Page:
naturally-spotted breed, so they look like leopards too.
MGS: I've read the AnalogMan Guide to Vintage Effects, where Tom touches
on the boutique builders a little, and I did chuckle reading the part
about you painting in the alley and the old lady yelling at you. Did
you ever think it would become what it has? Did you tell all your
family and friends you would end up making a living producing this
tiny little noise makers?
Vex: Absolutely not. I never thought it would last... I always warned my
painter and assembler that the business might just go away someday...
now they're trying to figure out how to keep up with it all. I feel
very lucky. I guess it was a matter of very good timing. After trying
so hard to get signed with my bands and trying to make it as a
recording engineer/producer, this seems too easy... I guess it's the
thing I must be good at.
MGS: I love the videos on the website. They are not too serious, yet they
show interaction with the knobs and give us a really good idea of what
a particular box can do. What prompted the videos?
Vex: Amada, my long-time administrative assistant and sales person told me
one day that we really needed video demonstrations of the pedals so she
wouldn't have to explain what they did and how to use them over the
phone, which is pretty brilliant, really. I owe that all to her. I
guess I'm a natural joker, and I find the videos entertaining to make.
MGS: If you could go back in time to any date and could change something
what would it be and why?
Vex: I'd go back to my early teens and nerd out more. I dunno, that
question doesn't make any sense to someone who knows it's not possible.
MGS: I rarely hear anyone say a Wah Probe or Fuzz Factory was just
"Okay." People either LOVE them or HATE them. Why do you think there
is such passion involved with ZVex Effects?
Vex: Probably because they're so weird! The interfaces, the textures, the
look... I try to be very different. I think I've succeeded with some
of the products. In some ways, I'm trying to carry on the work of one
of my favorite instructors from the University of Minnesota, Bruce
Eaton, who designed the physics lab experiements in the deep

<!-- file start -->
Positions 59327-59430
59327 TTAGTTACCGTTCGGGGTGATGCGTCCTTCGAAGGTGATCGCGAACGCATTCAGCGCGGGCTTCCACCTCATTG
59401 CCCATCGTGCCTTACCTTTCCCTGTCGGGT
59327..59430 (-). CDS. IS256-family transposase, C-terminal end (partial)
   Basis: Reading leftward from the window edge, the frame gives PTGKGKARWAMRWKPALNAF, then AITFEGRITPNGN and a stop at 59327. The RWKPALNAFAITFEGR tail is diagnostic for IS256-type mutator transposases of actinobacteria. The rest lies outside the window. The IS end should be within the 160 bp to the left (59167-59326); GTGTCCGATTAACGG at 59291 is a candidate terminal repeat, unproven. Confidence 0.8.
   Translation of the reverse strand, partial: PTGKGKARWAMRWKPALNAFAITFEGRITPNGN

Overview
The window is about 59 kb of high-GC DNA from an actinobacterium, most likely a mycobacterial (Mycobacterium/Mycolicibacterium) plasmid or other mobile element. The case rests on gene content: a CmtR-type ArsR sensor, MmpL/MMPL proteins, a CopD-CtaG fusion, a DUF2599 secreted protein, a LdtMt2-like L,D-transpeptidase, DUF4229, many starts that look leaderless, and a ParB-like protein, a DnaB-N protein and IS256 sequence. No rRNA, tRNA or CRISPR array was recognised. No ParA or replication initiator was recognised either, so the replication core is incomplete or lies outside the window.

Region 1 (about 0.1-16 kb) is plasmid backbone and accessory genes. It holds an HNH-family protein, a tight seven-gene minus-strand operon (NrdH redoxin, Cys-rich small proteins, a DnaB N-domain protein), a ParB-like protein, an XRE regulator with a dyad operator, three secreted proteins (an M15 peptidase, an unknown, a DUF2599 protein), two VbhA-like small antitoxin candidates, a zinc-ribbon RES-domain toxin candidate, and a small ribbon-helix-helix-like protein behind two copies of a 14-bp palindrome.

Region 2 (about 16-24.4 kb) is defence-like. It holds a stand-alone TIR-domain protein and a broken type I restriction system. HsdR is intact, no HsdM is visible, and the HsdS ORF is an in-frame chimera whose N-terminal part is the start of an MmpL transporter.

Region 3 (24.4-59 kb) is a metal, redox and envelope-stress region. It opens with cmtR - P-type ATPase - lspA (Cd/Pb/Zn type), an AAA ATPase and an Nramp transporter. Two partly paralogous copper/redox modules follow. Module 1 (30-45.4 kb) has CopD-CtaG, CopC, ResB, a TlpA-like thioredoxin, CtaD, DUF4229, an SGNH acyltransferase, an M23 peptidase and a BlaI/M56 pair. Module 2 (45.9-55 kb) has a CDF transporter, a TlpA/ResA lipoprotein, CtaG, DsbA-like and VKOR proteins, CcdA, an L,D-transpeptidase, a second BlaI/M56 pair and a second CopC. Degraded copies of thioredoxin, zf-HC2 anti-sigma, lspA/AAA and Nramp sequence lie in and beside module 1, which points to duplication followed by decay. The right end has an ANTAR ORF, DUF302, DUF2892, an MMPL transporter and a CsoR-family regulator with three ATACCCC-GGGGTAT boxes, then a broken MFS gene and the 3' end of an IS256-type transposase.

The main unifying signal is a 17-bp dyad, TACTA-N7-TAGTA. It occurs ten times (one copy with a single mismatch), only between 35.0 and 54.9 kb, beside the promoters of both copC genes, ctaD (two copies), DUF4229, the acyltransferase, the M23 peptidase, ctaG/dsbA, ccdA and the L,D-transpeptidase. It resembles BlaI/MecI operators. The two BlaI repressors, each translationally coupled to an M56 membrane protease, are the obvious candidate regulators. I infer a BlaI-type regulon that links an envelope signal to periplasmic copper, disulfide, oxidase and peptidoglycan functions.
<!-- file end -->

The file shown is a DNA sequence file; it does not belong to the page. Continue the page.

sub-basement of the Physics Building. If I could put high-voltage arcs
and levitating magnets in my pedals, I would. 8^)
MGS: It did take me three tries with the Fuzz Factory, but I finally got
it right! Its amazing how many fuzzes really are in there. I had to
sit and learn that pedal.
Vex: Me too! Just when I think I've heard them all, someone records
something new with it.
MGS: And you don't rest on your laurels..NAMM brought the new Ringtone
(sequenced ring modulator) and the Tremorama (sequenced tremolo with
random switch), a sneak peek at the Box Of Rocks too, which I can't
wait to try. You've got a great new artist in Laura Bennett, and the
Vexter Fuzz Factory selling like hotcakes.
Is it still fun or has the business end taken alot out of your daily routine?
Vex: It's a blast! I love making pedals. I'm always working on solving some little . production problem. Today I spent a few hours in front of a drill press trying
to make a perfect prototype and then duplicate it. My business is like a
hobby where I get paid to be as weird as possible!
MGS: I see you shared a booth with Mike Fuller from Fulltone recently. Are
you guys friends?
Vex: I don't know what you mean... was that in Frankfurt? I didn't go
there, and I doubt Mike did either, but I might be wrong. Perhaps
someone who sells our stuff put both brands in the same booth or
something... let me know where you saw it so I know too. 8^)
I talk to Mike from time to time about what's going on in the world of
pedals. His company is twice as big as mine, as far as I know, so he's